Fla. firefighter fired over accusations of ties to motorcycle gang

Clinton Walker says he was unfairly targeted by an investigation that he says was one-sided

By Samantha Putterman
The Bradenton Herald

TAMPA BAY, Fla. — A Bradenton man was fired from his Hillsborough County fire medic job after an investigation found he refused to hand over evidence related to a motorcycle gang shooting, and that he had “loyalty” to the Outlaws Motorcycle Club, a prominent biker gang.

But Clinton Neal Walker, 33, says he was unfairly targeted by an investigation that he says was one-sided.

Walker, who was fired Tuesday, worked for Hillsborough County Fire Rescue as a medic and says he was an Outlaw for a couple of years. The group is considered a criminal gang among law enforcement and one of the most dominant biker gangs in Florida.

At the end of the county’s report, the investigator says that while he could “not conclude definitively” that Walker had continued his involvement with the biker gang, he “continues to show loyalty to the OMC.”

The incident that sparked the report occurred on July 25.

James Costa, a former Hillsborough fire captain and president of the local Outlaws chapter, was shot while riding his bike down U.S. Highway 41 in south Hillsborough near the Manatee County line. Walker and Costa remained close even after Walker says he left the Outlaws group in October 2016 as they bonded while working together, according to Walker.

First responder Jason Vasquez called Walker at his home. Vasquez told him about the shooting and Walker rushed to Blake Medical Center to wait for the rescue unit.

In the report, it says that Walker jumped into the ambulance without permission and put on his uniform to “gain unauthorized access and utilized his position as a uniformed firefighter for personal reasons or gain.”

But Walker says that’s not what happened.

“I asked an officer if I could put on the uniform and help out and I got permission,” he said. “It was just a fire department T-shirt and I threw it on to show solidarity and that brotherhood that you share when you work together in the department. I just wanted to be there for Jimmy. Firefighters do this all the time, and no one had an issue.”

Walker says he was allowed to walk in with them in the back entrance but wasn’t trying to get unauthorized access because he could have walked around the building and go in as a visitor.

While in the emergency room, Walker says Costa, who was awake and responsive, asked him to hold onto his belongings, which included an Outlaws vest, until his wife arrived.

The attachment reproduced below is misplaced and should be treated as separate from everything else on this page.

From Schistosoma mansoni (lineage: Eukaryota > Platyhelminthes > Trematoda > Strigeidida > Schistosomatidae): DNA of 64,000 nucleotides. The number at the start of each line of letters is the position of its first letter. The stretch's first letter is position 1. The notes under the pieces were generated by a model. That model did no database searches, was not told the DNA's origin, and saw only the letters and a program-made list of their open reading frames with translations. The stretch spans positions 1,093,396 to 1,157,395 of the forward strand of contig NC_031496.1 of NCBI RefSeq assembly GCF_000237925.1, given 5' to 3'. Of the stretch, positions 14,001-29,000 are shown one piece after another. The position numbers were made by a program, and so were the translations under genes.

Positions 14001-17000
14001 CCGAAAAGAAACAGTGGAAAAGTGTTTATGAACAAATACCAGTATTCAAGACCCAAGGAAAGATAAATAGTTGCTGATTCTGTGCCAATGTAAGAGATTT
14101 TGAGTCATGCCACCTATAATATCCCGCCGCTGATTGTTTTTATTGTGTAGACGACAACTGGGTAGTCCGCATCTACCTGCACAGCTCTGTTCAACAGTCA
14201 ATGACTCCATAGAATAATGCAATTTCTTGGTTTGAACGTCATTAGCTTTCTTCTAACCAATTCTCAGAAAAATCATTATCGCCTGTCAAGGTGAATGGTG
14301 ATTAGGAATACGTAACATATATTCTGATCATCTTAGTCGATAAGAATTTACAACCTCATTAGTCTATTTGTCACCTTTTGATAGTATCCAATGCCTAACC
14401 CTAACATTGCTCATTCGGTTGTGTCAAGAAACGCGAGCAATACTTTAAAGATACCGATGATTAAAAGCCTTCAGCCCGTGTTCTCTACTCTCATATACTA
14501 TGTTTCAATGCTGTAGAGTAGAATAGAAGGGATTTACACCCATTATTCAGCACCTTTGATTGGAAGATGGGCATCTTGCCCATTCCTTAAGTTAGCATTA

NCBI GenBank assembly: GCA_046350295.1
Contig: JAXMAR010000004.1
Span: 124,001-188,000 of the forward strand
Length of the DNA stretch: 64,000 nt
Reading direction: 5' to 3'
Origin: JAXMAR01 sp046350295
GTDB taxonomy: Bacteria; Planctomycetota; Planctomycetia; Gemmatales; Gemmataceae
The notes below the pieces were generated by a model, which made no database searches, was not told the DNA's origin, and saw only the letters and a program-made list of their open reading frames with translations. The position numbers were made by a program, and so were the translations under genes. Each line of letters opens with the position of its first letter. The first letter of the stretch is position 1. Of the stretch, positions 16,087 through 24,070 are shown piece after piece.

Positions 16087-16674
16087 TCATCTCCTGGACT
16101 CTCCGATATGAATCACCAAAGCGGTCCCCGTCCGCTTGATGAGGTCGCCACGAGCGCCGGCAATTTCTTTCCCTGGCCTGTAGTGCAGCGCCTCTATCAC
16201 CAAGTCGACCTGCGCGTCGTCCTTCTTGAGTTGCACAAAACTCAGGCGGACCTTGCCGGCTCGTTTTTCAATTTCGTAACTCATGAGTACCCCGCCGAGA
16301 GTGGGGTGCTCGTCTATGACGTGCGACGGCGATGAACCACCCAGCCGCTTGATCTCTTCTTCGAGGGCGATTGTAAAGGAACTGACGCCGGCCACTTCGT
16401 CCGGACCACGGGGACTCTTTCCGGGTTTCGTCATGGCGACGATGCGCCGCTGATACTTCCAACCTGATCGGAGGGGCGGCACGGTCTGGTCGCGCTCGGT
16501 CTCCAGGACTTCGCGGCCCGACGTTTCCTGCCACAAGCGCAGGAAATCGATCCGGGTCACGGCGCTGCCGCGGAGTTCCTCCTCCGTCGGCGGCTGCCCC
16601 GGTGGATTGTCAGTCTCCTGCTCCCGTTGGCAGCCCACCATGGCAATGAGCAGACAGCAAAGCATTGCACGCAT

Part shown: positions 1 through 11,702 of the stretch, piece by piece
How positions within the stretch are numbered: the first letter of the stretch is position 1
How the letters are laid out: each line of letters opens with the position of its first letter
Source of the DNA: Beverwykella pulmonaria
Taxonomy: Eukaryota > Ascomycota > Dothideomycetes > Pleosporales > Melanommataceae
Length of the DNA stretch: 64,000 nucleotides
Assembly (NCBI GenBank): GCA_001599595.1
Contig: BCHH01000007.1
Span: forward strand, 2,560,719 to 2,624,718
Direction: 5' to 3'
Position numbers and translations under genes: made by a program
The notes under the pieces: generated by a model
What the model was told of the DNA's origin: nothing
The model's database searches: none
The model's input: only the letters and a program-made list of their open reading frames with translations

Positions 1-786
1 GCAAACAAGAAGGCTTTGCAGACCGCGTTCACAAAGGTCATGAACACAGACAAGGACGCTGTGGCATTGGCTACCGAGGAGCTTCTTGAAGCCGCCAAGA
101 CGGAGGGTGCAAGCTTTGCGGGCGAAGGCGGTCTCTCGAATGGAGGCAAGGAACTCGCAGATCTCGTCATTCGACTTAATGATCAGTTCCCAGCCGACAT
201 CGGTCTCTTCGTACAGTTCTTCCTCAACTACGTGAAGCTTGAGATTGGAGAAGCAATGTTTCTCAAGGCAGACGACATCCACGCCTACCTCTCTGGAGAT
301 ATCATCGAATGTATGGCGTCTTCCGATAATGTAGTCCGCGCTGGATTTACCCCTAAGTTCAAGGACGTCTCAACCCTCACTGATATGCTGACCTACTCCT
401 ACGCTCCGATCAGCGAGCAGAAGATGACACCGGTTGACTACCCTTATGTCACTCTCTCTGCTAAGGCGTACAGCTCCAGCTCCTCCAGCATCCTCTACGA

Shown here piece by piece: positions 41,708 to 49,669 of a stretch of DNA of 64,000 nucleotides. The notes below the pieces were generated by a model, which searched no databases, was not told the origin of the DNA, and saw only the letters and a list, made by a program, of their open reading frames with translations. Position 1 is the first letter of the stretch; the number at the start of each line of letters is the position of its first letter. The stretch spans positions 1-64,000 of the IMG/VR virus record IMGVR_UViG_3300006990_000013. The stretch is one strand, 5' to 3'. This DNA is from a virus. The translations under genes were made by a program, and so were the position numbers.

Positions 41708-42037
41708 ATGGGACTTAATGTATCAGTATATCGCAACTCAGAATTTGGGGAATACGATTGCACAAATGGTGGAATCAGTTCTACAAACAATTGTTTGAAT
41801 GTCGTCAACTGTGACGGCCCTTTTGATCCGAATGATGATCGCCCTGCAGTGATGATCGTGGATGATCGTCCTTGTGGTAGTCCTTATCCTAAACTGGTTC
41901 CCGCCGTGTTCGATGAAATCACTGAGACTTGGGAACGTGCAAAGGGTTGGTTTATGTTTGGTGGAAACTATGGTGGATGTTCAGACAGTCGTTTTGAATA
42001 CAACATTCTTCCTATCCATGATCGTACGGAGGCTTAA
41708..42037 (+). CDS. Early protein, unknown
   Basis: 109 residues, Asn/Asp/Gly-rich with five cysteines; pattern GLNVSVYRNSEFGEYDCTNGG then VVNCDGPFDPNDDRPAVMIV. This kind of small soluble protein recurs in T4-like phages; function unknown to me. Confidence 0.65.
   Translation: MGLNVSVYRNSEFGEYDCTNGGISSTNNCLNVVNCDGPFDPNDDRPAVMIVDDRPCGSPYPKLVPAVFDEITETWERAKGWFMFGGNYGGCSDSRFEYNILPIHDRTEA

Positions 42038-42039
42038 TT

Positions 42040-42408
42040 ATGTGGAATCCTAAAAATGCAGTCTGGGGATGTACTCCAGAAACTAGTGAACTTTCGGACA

Walker says he obliged and put it in his truck and admitted in the interview that Outlaws items are not to be handled by outsiders, a fact that investigators say help show he is still affiliated with the gang. In response, Walker says he was acting as a friend, taking Costa’s property for safekeeping until he could give it to his wife.

That’s where the report states that Walker refused to hand over crime scene evidence to a sheriff’s deputy who told him she needed to confiscate the vest.

Walker says he didn’t refuse but redirected the deputy, saying he didn’t feel he had liberty to give out Costa’s belongings but that if she asked him and Costa gave permission, he would hand it over.

According to the report, Walker was “hindering” the deputy and interfered with the collection of evidence and that a sheriff’s supervisor had to step in and made an agreement with Costa to take pictures of the vest.

But according to Walker, the situation is being overstated.

“If I had interfered with an attempted murder investigation wouldn’t I have been arrested or charged with something? There was no problem.”

He is the first Hillsborough County employee to be investigated under the county’s anti-gang policy, which Walker says was implemented after he left the group.

“Just because I wanted to see him (Costa) in the hospital doesn’t mean I’m still associated with the club, it just means I wanted to see him on a personal level to make sure he was OK,” Walker said.

The report noted Walker’s previous disciplinary history which includes:

A 10-day suspension without pay after officers say he got in a bar fight in Key West in September 2016 during which a video showed him with a group of Outlaws. The incident occurred before the county’s gang policy was put into effect. He was on paid leave while Hillsborough County officials investigated the fight before he served an unpaid suspension. The criminal investigation is still ongoing.

Walker was also arrested in May 2016 for a downtown St. Petersburg brawl involving a city police officer. But the battery on a law enforcement officer charge against him was dropped after surveillance video revealed he was kicked by the officer and shot with a stun gun. That officer, Ruben DeJesus, retired four months later.

This past November, an incident occurred at the Manatee County Tax Collector’s Office. Walker was getting a license when he grew irate and started arguing with the receptionist, according to a sheriff’s deputy, and refused to leave after being asked several times.

Copyright 2018 The Bradenton Herald

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